Sol-gel replicated optics made from single point diamond turned masters exhibit fractal surface roughness

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Deterministic optics manufacturing, notably single point diamond turning (SPDT) has matured such that the current generation of machines is capable of producing refractive and reflective optics for the visible wavelength region that are quite acceptable for many applications. However, spiral tool marks are still produced that result in unwanted diffractive scattering from grating-like features having a spatial frequency determined by the machine feed, tool radius, and other influences such as vibration and material removal effects. Such regular artifacts are the characteristic of deterministic manufacturing methods such as SPDT. The authors present some initial findings suggesting that fractal, or non-deterministic surfaces ... continued below

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4 p.

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Bernacki, B.E.; Miller, A.C. Jr.; Evans, B.M. III; Moreshead, W.V. & Nogues, J.L.R. May 1, 1996.

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Deterministic optics manufacturing, notably single point diamond turning (SPDT) has matured such that the current generation of machines is capable of producing refractive and reflective optics for the visible wavelength region that are quite acceptable for many applications. However, spiral tool marks are still produced that result in unwanted diffractive scattering from grating-like features having a spatial frequency determined by the machine feed, tool radius, and other influences such as vibration and material removal effects. Such regular artifacts are the characteristic of deterministic manufacturing methods such as SPDT. The authors present some initial findings suggesting that fractal, or non-deterministic surfaces can be produced by SPDT through sol-gel replication. The key is the large isotropic shrinkage that occurs through monolithic sol-gel replication (a factor of 2.5) that results in all features, including tooling marks, being reduced by that amount. The large shrinkage itself would be a laudable-enough feature of the replication process. However, by an as-yet-not understood manner, the replication process itself seems to alter the roughness character of the replicated surface such that it appears to be fractal when analyzed using contact profilometry and the power spectrum approach.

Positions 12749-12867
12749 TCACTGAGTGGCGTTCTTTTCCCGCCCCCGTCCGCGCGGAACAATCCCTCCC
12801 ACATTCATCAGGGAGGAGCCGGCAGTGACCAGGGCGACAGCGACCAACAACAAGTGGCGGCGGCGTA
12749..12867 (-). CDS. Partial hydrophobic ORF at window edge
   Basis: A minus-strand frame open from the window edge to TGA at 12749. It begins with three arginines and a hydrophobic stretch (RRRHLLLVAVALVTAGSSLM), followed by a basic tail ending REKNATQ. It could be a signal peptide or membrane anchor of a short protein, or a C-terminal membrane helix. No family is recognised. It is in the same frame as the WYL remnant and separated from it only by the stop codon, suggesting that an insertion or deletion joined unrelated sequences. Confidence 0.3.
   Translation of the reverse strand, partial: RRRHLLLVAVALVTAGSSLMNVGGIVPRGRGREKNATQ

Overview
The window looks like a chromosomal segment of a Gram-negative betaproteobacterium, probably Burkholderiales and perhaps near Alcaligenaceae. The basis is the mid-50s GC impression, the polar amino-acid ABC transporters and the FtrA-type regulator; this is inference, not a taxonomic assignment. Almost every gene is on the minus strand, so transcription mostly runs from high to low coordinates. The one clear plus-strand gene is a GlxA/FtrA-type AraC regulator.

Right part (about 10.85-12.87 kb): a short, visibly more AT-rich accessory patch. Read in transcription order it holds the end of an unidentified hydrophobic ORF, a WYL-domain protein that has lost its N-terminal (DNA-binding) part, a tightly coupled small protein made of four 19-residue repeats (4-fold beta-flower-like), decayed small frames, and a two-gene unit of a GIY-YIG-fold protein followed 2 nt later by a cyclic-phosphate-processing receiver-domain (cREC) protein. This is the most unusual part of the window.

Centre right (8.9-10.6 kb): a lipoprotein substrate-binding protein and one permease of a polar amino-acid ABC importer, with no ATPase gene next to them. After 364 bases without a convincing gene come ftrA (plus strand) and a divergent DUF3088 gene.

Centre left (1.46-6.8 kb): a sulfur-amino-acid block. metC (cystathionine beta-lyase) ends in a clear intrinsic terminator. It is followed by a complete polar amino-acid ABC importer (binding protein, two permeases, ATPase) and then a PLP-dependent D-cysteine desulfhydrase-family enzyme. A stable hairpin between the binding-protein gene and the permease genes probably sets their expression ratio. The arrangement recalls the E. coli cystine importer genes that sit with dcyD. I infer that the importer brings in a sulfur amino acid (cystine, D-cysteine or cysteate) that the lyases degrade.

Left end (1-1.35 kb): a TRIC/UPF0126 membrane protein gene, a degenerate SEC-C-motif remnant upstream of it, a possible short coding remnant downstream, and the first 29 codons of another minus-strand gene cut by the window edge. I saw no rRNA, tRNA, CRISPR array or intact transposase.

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4 p.

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OSTI as DE96009740

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  • Optical Society of America (OSA) meeting on integrated photonics research, Boston, MA (United States), 29 Apr - 3 May 1996

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  • Other: DE96009740
  • Report No.: CONF-960493--4
  • Grant Number: AC05-96OR22464
  • Office of Scientific & Technical Information Report Number: 231636
  • Archival Resource Key: ark:/67531/metadc669212

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  • May 1, 1996

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  • June 29, 2015, 9:42 p.m.

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  • Jan. 29, 2016, 6:58 p.m.

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Bernacki, B.E.; Miller, A.C. Jr.; Evans, B.M. III; Moreshead, W.V. & Nogues, J.L.R. Sol-gel replicated optics made from single point diamond turned masters exhibit fractal surface roughness, article, May 1, 1996; Tennessee. (digital.library.unt.edu/ark:/67531/metadc669212/: accessed August 21, 2018), University of North Texas Libraries, Digital Library, digital.library.unt.edu; crediting UNT Libraries Government Documents Department.